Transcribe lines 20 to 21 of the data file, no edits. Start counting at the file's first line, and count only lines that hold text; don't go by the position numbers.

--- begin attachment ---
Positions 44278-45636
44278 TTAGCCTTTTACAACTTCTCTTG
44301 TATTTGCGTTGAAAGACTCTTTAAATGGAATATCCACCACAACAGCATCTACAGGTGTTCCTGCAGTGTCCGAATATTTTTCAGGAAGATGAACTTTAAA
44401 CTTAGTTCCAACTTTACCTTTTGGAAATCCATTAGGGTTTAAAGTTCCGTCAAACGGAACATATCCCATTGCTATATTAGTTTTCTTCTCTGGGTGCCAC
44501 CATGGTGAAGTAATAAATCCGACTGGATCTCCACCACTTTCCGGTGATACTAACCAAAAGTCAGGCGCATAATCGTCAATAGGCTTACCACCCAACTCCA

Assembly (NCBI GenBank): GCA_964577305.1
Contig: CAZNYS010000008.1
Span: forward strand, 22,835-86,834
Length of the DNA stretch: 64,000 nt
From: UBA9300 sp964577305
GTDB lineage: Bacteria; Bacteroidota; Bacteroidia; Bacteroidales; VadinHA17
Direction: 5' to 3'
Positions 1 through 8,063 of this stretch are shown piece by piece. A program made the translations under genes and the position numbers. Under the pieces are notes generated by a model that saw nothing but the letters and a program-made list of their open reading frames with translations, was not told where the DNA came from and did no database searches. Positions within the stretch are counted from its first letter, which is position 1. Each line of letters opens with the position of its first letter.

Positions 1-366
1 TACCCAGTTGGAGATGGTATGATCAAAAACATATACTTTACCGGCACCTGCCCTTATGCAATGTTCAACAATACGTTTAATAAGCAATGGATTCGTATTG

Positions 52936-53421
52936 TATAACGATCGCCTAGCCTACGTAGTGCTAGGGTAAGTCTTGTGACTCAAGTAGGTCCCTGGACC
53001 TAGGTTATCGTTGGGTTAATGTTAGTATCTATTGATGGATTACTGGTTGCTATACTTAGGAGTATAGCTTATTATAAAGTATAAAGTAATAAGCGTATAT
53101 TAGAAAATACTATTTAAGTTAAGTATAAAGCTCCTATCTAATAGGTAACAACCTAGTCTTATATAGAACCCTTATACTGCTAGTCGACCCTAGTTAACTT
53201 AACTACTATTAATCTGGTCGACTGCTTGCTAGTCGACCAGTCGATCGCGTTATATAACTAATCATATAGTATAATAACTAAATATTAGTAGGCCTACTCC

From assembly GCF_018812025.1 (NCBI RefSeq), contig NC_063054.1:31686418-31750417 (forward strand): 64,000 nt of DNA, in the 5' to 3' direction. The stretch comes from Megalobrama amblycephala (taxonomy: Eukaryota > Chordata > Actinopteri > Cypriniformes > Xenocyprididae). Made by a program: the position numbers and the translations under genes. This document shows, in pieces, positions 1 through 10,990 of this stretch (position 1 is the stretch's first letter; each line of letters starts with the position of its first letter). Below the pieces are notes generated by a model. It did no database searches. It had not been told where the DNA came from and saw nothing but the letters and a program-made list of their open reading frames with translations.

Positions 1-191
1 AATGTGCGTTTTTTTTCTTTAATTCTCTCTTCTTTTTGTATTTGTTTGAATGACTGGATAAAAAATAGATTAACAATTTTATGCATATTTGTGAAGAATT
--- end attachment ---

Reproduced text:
53201 AACTACTATTAATCTGGTCGACTGCTTGCTAGTCGACCAGTCGATCGCGTTATATAACTAATCATATAGTATAATAACTAAATATTAGTAGGCCTACTCC

From assembly GCF_018812025.1 (NCBI RefSeq), contig NC_063054.1:31686418-31750417 (forward strand): 64,000 nt of DNA, in the 5' to 3' direction. The stretch comes from Megalobrama amblycephala (taxonomy: Eukaryota > Chordata > Actinopteri > Cypriniformes > Xenocyprididae). Made by a program: the position numbers and the translations under genes. This document shows, in pieces, positions 1 through 10,990 of this stretch (position 1 is the stretch's first letter; each line of letters starts with the position of its first letter). Below the pieces are notes generated by a model. It did no database searches. It had not been told where the DNA came from and saw nothing but the letters and a program-made list of their open reading frames with translations.